Please help us meet our goals this year with your donation of just $100, which will pay for one patrol. We thank you in advance!


In the heart of Ecuador’s coast, Machalilla National Park and its famous Isla de la Plata, host the largest population of giant manta rays in the world with over 1,500 individuals, feeding zones for humpback whales, aggregations of thousands of nesting and hatchling sea turtles, pristine coral reefs, crabs, and tropical reef fish.

“Isla de la Plata is the undiscovered jewel of the Pacific. Lying just offshore of the mainland of Ecuador […], this little diamond in the rough boasts some of the most spectacular manta ray diving in the world and unforgettable up-close encounters with massive mature individuals.” — Dr. Andrea Marshall, Ray of Hope expeditions and “Manta Queen”

Unfortunately, its extensive biodiversity also attracts illegal fishing. Species, such as giant mantas, that swim slowly and near the surface are particularly at risk for entanglement in illegal long lines and gill nets.

“Ghost gear has become a huge but overlooked threat to marine life, and 640,000 metric tons of it are added to the oceans each year – a rate of more than a ton every minute.” — The Independent

We are committed to protecting the unique ecosystem at Machalilla National Park from the threat of ghost gear and illegal fishing for years to come.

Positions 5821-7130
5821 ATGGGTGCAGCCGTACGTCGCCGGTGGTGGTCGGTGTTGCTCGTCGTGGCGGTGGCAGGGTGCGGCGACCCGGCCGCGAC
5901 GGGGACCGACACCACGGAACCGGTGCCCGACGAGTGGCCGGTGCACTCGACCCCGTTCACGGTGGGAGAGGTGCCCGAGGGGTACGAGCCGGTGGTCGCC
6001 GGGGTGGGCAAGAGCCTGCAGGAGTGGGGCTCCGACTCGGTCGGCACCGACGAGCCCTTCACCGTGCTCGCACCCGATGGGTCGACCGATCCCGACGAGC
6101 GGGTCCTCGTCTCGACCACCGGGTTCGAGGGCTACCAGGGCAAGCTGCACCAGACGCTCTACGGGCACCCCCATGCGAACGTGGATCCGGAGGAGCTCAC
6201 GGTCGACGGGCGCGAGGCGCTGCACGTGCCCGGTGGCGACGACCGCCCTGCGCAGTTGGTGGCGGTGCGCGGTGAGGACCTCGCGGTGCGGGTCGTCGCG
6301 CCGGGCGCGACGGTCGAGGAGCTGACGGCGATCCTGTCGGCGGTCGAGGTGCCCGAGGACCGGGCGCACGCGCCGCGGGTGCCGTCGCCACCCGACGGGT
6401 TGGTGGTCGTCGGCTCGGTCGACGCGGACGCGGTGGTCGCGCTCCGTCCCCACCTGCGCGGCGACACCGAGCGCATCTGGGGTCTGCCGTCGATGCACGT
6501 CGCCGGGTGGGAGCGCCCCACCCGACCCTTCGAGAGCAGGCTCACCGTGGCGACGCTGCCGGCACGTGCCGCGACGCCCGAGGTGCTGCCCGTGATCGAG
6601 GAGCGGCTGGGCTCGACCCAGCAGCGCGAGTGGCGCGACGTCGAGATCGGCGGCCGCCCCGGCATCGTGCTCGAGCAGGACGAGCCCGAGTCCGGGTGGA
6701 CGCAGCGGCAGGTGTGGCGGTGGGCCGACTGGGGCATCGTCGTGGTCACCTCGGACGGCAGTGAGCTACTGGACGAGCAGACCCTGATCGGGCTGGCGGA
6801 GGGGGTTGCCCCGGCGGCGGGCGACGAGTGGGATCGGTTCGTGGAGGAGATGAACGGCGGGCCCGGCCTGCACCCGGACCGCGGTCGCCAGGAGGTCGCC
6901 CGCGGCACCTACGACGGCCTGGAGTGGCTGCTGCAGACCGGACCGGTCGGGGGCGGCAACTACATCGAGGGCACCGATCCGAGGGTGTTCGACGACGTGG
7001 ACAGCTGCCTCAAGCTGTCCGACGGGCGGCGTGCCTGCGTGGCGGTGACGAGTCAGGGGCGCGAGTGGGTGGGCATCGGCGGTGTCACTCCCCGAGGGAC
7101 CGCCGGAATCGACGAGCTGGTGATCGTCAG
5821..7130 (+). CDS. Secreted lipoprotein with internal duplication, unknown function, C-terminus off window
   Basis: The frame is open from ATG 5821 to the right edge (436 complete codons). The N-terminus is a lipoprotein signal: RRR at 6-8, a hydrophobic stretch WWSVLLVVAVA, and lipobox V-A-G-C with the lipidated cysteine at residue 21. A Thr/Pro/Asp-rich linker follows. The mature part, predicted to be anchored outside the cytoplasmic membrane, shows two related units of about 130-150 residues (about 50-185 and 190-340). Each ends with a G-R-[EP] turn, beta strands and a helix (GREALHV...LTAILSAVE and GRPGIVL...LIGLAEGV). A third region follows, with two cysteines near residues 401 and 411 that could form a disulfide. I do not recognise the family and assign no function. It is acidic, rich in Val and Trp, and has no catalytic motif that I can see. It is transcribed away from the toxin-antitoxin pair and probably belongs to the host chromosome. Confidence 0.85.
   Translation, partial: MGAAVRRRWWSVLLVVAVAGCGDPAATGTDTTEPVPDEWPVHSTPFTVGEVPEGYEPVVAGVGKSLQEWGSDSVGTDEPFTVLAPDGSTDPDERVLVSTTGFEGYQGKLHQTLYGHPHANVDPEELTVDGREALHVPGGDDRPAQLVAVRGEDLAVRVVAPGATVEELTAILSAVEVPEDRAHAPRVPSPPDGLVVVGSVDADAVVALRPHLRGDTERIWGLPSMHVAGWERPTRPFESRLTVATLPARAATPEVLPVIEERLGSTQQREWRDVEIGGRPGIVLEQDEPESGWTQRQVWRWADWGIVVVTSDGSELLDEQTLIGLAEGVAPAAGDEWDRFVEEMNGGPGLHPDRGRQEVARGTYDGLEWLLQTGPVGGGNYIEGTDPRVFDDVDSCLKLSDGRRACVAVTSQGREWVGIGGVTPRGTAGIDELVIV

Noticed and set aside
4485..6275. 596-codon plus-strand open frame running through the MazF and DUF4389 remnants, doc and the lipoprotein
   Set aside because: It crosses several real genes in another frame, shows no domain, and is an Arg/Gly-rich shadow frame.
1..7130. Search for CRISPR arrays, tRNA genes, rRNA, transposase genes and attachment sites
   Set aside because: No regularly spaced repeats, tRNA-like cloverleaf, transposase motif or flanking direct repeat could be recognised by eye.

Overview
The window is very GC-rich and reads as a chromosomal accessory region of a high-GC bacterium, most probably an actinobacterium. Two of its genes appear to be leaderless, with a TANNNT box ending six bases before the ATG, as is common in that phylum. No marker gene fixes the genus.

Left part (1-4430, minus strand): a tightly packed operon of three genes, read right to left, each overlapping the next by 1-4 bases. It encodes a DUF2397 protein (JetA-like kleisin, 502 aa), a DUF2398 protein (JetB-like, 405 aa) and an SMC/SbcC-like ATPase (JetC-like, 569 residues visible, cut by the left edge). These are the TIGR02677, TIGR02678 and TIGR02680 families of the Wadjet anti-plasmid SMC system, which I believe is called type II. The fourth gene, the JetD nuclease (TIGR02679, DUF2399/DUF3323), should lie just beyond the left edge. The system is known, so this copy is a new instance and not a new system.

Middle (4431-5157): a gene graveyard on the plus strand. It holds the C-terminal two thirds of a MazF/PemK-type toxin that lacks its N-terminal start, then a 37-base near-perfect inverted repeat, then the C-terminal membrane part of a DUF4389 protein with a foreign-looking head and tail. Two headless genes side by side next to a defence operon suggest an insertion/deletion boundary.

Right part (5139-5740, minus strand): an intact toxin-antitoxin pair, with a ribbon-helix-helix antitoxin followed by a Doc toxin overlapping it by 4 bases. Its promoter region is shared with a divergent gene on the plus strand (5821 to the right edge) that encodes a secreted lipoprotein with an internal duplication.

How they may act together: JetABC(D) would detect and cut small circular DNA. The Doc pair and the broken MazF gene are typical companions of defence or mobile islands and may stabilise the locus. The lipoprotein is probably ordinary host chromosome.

A New Ranger Station to Protect Sharks in Galapagos

Home to nearly 3,000 marine species the Galapagos Islands encompass a truly unique ocean environment, hosting humpback whales, sea turtles, manta rays, and a 2016 National Geographic Pristine Seas study found that the northern area of the Galapagos, around the small islands of Darwin and Wolf, was home to the largest shark biomass in the world. The Ecuadorian government announced the creation of a new 15,000-square-mile marine sanctuary — an expansion of the “no-take” zone of the Galapagos Marine Reserve — to protect the area surrounding Darwin and Wolf in March 2016.

Unfortunately and despite sharp declines, illegal fishing is still a problem given the Reserve’s abundant marine life. Most of these commercial fishing infractions take place at the borders of the reserve, which requires trips as long as 575 miles to Darwin and Wolf from Santa Cruz and last as many as five days. WildAid together with Galapagos National Park has developed a plan to reduce patrol distances and decrease operating costs for the park by more than $2.4 million annually, all while providing greater coverage for the reserve and investing in a new patrol fleet for the park.